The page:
Some time back, a roommate of mine came out of his bedroom early one morning, went into the bathroom and soon exited holding a wad of tissue paper to his mouth. He hadn’t yet shaved for the day, so it wasn’t a razor nick. Had he bitten his tongue in his sleep? I inquired.
He wasn’t sure what had happened. He said his lip had just started bleeding out of nowhere, somewhere in the night. He divulged that the same odd phenomenon had occurred the previous night.
Suddenly bleeding noses, I’ve heard of. In fact, I was plagued with them for quite a while growing up. But lips? They didn’t appear chapped. It was all very strange. But I shrugged it off.
I was up unusually late the following night when my roommate emerged from his room — once again holding tissue paper to his mouth. Only this time, he had the wide-eyed look of comprehension.
While I hadn’t given the first two incidents much more thought, my roommate had, the mouth in question being his own. He was a heavy sleeper, but that night, he had been determined to sleep lightly and figure out what was prompting the freak lip leaking. As he lay there, fighting the urge to completely doze off, he became aware of a slight tickling sensation on his face. Almost a numbness setting in. Instinctively, he swatted and then dove for the lights. Scanning in the direction of the swipe, he saw something moving on the floor. An insect of some kind flailed dazedly — a large insect that he did not recognize.
I squirmed and twisted as he related the tale to me. There in his hand was Exhibit A, having been pressed between folds of paper towel. It appeared to be dead, though it’s body was not crushed. I could not identify it either, though it was about the size of a large boll weevil. But a weevil it was not.
We each separately searched the Internet, narrowing down by characteristics, until we found a match for the intruder. Moreover, we both had arrived at the same conclusion independently, deeming it more than coincidence. The insect in question was a “kissing bug,” also called an “assassin bug.”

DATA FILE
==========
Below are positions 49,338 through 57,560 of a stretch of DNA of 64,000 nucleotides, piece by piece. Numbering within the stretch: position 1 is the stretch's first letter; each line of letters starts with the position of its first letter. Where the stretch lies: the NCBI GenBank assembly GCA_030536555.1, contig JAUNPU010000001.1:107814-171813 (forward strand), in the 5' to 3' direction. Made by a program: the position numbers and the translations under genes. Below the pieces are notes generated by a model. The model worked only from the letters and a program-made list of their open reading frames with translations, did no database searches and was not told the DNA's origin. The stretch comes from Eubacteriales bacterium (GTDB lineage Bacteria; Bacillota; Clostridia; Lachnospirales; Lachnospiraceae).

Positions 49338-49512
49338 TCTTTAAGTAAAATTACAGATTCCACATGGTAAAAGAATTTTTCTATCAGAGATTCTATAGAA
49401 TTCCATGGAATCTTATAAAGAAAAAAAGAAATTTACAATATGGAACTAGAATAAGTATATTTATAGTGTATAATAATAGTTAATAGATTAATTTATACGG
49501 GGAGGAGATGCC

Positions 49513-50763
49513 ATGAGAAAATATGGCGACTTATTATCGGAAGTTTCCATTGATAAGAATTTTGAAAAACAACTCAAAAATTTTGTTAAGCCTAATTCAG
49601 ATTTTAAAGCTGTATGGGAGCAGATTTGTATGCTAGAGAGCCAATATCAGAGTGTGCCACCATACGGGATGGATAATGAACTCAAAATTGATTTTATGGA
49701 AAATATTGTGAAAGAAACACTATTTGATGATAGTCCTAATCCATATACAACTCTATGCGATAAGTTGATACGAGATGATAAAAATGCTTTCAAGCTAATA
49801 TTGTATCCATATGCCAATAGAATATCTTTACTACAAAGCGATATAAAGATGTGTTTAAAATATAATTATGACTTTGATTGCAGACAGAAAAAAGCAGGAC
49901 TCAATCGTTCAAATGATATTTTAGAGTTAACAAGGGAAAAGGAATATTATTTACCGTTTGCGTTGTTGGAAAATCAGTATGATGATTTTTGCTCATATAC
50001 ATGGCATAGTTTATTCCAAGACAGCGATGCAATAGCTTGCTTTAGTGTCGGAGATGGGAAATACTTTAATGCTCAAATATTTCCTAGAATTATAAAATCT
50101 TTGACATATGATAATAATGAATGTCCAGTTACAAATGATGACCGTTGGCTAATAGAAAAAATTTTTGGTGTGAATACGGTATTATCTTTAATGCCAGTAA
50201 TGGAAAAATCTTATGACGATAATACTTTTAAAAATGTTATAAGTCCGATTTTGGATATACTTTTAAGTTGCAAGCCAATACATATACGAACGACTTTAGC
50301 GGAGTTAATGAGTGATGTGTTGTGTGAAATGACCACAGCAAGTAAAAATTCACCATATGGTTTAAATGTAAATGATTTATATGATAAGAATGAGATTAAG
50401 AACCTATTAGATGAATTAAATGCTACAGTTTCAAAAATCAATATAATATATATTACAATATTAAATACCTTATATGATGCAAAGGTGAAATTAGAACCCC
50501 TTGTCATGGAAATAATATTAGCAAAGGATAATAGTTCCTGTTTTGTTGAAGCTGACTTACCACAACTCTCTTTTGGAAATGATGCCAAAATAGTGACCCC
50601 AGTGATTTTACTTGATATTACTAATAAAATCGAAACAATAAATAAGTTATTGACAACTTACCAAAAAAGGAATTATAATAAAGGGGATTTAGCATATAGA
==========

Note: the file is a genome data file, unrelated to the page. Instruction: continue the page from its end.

This specimen hails from the southwestern United States and South America. It apparently maps onto one vertebrate’s breath somehow. Then it nests nearby until nightfall. When the host’s breathing reaches a certain rate or saturation, the kissing bug homes in on the breath, inserting a long needle of a proboscis into a lip and feeding on the victim’s blood.
I know. You thought this was a family show.
It’s nearly impossible not to start quirking your mouth at this story. I found myself running my hand across my lips frequently for the next few days. My only consolation was to find that this insect was not a hive or swarm insect, rather more of a loner. And the odds of the critter making it to the Northeast were slim. The best we could figure, it must have come up in luggage from a neighbor who had traveled south, or who had just recently moved in. Still, we had exterminators sent up.
But that wasn’t the end of it.
You see, it appears that this lip-sucker also has the potential to carry a parasite that can be “dropped off” during feeding, and which causes some rare illness called Chagas disease.
My roommate had insurance, but had not yet chosen a primary care doctor. I called friends of mine, a husband and wife team of general practitioners. I spoke with the wife. As I told her about the incident, she interrupted me no fewer than five times:
“You’re playing a joke on me, aren’t you?”
“Tell the truth!”
But it was no joke. She jumped on the Internet herself while I was on the line. I could hear her punctuated blurts:
“You’ve got to be kidding me!”
Coming from a doctor, this said something.
Well, suffice it to say that they saw him right away and started him on a regimen of anti-parasitic medication forthwith.
For what cruel reason have I subjected you to this horrific tale? Well, I suppose I am given to a bit of sensationalistic shock from time to time. But I actually do have a point in this particular case.